What Does the Office Building of the Future Look Like?
How has the work environment changed in the last 30 years? How will it change in the next 30 years? Commercial real estate development association NAIOP’s Colorado Chapter hosted a presentation exploring the humanistic goals, design principles, and business objectives of the 2030 work environment with IA Regional Director of Corporate Services Larry King, AIA, NCARB. As a practicing architect for more than 40 years—25 of which with IA—King has a unique perspective on architecture and developer trends and worked closely with a multi-disciplinary team that includes Pickard Chilton, Cosentini, Atelier Ten, and Magnusson Klemencic to design a conceptual model of the Office Building of the Future.
The concept is grounded in contemporary construction capabilities that have been adapted to create an environment with salable attributes to attract a new workforce. In addition to the requisite bells and whistles, certain business objectives had to be met for the owner or developer. So, the team worked to meet the following objectives:
- Greater occupant density to maximize real estate value
- Developing a strategy to counteract the statistic that during any given business day, 30 to 40 percent of the physical workspace is vacant due to distributed work practices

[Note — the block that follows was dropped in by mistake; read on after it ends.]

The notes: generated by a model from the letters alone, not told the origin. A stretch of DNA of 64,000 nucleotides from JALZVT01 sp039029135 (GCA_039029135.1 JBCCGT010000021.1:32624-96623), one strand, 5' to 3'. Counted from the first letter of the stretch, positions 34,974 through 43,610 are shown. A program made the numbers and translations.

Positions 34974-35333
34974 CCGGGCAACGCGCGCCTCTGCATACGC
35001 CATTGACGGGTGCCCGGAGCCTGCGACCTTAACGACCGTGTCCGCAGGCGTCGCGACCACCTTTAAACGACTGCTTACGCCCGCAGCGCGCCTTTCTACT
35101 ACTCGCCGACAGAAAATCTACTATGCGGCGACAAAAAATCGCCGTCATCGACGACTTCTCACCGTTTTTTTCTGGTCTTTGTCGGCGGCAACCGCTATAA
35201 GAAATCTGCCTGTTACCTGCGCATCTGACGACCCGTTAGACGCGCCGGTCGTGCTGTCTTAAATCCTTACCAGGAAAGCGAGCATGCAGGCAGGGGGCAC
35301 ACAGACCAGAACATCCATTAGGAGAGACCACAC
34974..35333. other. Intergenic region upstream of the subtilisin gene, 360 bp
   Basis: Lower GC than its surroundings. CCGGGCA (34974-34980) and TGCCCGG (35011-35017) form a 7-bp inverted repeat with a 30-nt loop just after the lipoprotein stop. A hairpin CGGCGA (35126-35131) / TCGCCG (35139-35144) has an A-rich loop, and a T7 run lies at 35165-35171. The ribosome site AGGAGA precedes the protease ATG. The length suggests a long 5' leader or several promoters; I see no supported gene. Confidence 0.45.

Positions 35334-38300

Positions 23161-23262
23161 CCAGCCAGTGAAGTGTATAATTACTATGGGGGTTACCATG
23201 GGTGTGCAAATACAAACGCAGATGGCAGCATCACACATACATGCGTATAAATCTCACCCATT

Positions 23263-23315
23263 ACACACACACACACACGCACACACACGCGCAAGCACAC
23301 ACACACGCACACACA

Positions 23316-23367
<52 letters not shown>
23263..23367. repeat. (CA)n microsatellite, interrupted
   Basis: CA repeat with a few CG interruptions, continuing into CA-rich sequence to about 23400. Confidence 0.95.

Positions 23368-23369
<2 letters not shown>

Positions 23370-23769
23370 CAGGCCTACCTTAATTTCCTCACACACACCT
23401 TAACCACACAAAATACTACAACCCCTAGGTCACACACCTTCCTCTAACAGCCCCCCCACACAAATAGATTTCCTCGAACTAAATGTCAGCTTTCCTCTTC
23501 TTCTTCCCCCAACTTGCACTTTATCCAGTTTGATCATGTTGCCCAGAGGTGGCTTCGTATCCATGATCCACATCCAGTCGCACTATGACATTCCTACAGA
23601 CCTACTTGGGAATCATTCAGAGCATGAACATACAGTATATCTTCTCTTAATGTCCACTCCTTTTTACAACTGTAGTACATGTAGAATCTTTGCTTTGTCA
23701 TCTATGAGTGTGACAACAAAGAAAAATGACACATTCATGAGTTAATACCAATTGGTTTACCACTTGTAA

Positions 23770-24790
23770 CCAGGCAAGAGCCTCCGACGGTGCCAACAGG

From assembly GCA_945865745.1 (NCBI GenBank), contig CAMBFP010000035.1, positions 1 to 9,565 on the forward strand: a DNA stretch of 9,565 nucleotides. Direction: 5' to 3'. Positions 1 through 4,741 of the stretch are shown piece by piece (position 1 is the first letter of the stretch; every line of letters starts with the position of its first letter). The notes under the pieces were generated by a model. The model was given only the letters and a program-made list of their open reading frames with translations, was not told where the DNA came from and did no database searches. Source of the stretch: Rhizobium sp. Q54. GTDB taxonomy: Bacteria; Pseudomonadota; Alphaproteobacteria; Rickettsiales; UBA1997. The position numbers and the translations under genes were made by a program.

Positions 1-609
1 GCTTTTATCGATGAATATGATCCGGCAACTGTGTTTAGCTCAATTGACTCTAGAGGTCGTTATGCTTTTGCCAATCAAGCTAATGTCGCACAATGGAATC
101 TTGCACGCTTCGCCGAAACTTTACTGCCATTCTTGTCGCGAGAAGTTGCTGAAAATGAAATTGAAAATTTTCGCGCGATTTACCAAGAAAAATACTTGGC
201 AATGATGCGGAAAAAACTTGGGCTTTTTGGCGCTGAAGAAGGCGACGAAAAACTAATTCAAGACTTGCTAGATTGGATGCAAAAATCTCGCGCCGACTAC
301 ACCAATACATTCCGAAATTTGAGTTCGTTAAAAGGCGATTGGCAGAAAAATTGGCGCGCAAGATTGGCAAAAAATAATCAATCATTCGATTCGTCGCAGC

- Efficiency and flexibility through intelligently designed floor plates
- Occupant desire for personalized thermal zones
- Fluctuating market demands to deliver a building faster and more economically
King said generational differences in the workforce were also taken into consideration. “Interviewing one generation versus another, we may find that there aren’t necessarily opposite points of view, but the interpretation may be different,” King explains. “We wanted the building to have greater access and to place certain design features, like proximity to daylight, at a higher priority, rather than just value-added.”
Space allocation was paramount. Current density measurements average approximately 200 square feet, but projections for the coming decades could divide this number in half. The reduction in personal space is often balanced by an increase in amenities.
To combat the prevailing statistic that workstations are vacant 40 percent of the business day, the design team conceived of a flexible space where 100 seats would be provided for 150 employees in a workflow that was properly distributed and scheduled. “The space is just better used this way,” King says.
Floor plates are also laid as a diagrid, providing structural stability while allowing for ventilation through a light-filled atria. Workspaces in atriums hits the sweet spot for both developers and occupants: Natural light and ventilation supports healthy work environments, while concentrated space allocation maximizes square footage.
In addition to the atriums’ natural air circulation, an HVAC system would provide targeted climate customization. All passageways feature underfloor conductors through a raised floor.
Overall, the Office Building of the Future design results in a 20 percent reduction in overall construction schedules and 77 percent reduced energy use.
All images reproduced courtesy IA Interior Architects.